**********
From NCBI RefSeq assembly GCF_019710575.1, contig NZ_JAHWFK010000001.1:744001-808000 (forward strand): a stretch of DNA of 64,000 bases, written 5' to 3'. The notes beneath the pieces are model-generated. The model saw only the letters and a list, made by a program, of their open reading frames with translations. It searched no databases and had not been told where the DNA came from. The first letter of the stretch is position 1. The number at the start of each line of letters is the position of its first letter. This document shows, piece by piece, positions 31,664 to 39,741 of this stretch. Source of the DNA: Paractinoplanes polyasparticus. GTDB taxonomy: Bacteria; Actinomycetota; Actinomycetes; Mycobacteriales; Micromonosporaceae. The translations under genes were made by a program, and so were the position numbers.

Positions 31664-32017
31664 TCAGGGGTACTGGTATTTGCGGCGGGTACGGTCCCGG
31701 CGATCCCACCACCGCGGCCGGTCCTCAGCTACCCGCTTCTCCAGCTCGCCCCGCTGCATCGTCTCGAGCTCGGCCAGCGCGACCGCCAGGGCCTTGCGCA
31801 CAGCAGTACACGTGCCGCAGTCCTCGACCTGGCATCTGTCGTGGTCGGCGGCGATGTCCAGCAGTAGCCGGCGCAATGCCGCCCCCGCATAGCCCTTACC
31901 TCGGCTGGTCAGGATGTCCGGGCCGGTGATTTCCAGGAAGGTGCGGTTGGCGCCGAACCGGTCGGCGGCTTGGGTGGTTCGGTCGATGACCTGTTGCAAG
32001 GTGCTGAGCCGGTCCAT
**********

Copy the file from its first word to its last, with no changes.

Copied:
From NCBI RefSeq assembly GCF_019710575.1, contig NZ_JAHWFK010000001.1:744001-808000 (forward strand): a stretch of DNA of 64,000 bases, written 5' to 3'. The notes beneath the pieces are model-generated. The model saw only the letters and a list, made by a program, of their open reading frames with translations. It searched no databases and had not been told where the DNA came from. The first letter of the stretch is position 1. The number at the start of each line of letters is the position of its first letter. This document shows, piece by piece, positions 31,664 to 39,741 of this stretch. Source of the DNA: Paractinoplanes polyasparticus. GTDB taxonomy: Bacteria; Actinomycetota; Actinomycetes; Mycobacteriales; Micromonosporaceae. The translations under genes were made by a program, and so were the position numbers.

Positions 31664-32017
31664 TCAGGGGTACTGGTATTTGCGGCGGGTACGGTCCCGG
31701 CGATCCCACCACCGCGGCCGGTCCTCAGCTACCCGCTTCTCCAGCTCGCCCCGCTGCATCGTCTCGAGCTCGGCCAGCGCGACCGCCAGGGCCTTGCGCA
31801 CAGCAGTACACGTGCCGCAGTCCTCGACCTGGCATCTGTCGTGGTCGGCGGCGATGTCCAGCAGTAGCCGGCGCAATGCCGCCCCCGCATAGCCCTTACC
31901 TCGGCTGGTCAGGATGTCCGGGCCGGTGATTTCCAGGAAGGTGCGGTTGGCGCCGAACCGGTCGGCGGCTTGGGTGGTTCGGTCGATGACCTGTTGCAAG
32001 GTGCTGAGCCGGTCCAT